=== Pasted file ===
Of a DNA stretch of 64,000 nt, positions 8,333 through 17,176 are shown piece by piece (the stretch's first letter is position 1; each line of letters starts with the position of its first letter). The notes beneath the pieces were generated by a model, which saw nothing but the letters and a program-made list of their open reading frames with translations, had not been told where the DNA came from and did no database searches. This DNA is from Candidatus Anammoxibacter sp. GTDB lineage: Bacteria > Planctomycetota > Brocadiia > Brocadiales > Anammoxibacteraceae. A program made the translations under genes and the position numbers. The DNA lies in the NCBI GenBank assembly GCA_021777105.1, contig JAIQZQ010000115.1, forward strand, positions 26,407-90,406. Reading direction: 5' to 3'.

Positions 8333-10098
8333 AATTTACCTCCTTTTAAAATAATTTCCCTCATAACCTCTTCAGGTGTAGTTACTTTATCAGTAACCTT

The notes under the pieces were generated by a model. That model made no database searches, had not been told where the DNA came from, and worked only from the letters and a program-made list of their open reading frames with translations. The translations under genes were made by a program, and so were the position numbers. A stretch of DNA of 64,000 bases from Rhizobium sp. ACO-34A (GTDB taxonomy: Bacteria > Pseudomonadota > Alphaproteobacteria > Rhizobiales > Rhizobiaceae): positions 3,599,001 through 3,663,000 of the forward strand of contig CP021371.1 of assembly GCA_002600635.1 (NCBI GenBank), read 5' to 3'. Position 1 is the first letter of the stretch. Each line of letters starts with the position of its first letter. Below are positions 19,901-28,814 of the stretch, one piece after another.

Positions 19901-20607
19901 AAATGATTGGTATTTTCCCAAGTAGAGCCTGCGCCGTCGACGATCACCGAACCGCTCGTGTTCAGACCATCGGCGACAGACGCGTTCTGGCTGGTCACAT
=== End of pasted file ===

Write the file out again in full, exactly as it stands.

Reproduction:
Of a DNA stretch of 64,000 nt, positions 8,333 through 17,176 are shown piece by piece (the stretch's first letter is position 1; each line of letters starts with the position of its first letter). The notes beneath the pieces were generated by a model, which saw nothing but the letters and a program-made list of their open reading frames with translations, had not been told where the DNA came from and did no database searches. This DNA is from Candidatus Anammoxibacter sp. GTDB lineage: Bacteria > Planctomycetota > Brocadiia > Brocadiales > Anammoxibacteraceae. A program made the translations under genes and the position numbers. The DNA lies in the NCBI GenBank assembly GCA_021777105.1, contig JAIQZQ010000115.1, forward strand, positions 26,407-90,406. Reading direction: 5' to 3'.

Positions 8333-10098
8333 AATTTACCTCCTTTTAAAATAATTTCCCTCATAACCTCTTCAGGTGTAGTTACTTTATCAGTAACCTT

The notes under the pieces were generated by a model. That model made no database searches, had not been told where the DNA came from, and worked only from the letters and a program-made list of their open reading frames with translations. The translations under genes were made by a program, and so were the position numbers. A stretch of DNA of 64,000 bases from Rhizobium sp. ACO-34A (GTDB taxonomy: Bacteria > Pseudomonadota > Alphaproteobacteria > Rhizobiales > Rhizobiaceae): positions 3,599,001 through 3,663,000 of the forward strand of contig CP021371.1 of assembly GCA_002600635.1 (NCBI GenBank), read 5' to 3'. Position 1 is the first letter of the stretch. Each line of letters starts with the position of its first letter. Below are positions 19,901-28,814 of the stretch, one piece after another.

Positions 19901-20607
19901 AAATGATTGGTATTTTCCCAAGTAGAGCCTGCGCCGTCGACGATCACCGAACCGCTCGTGTTCAGACCATCGGCGACAGACGCGTTCTGGCTGGTCACAT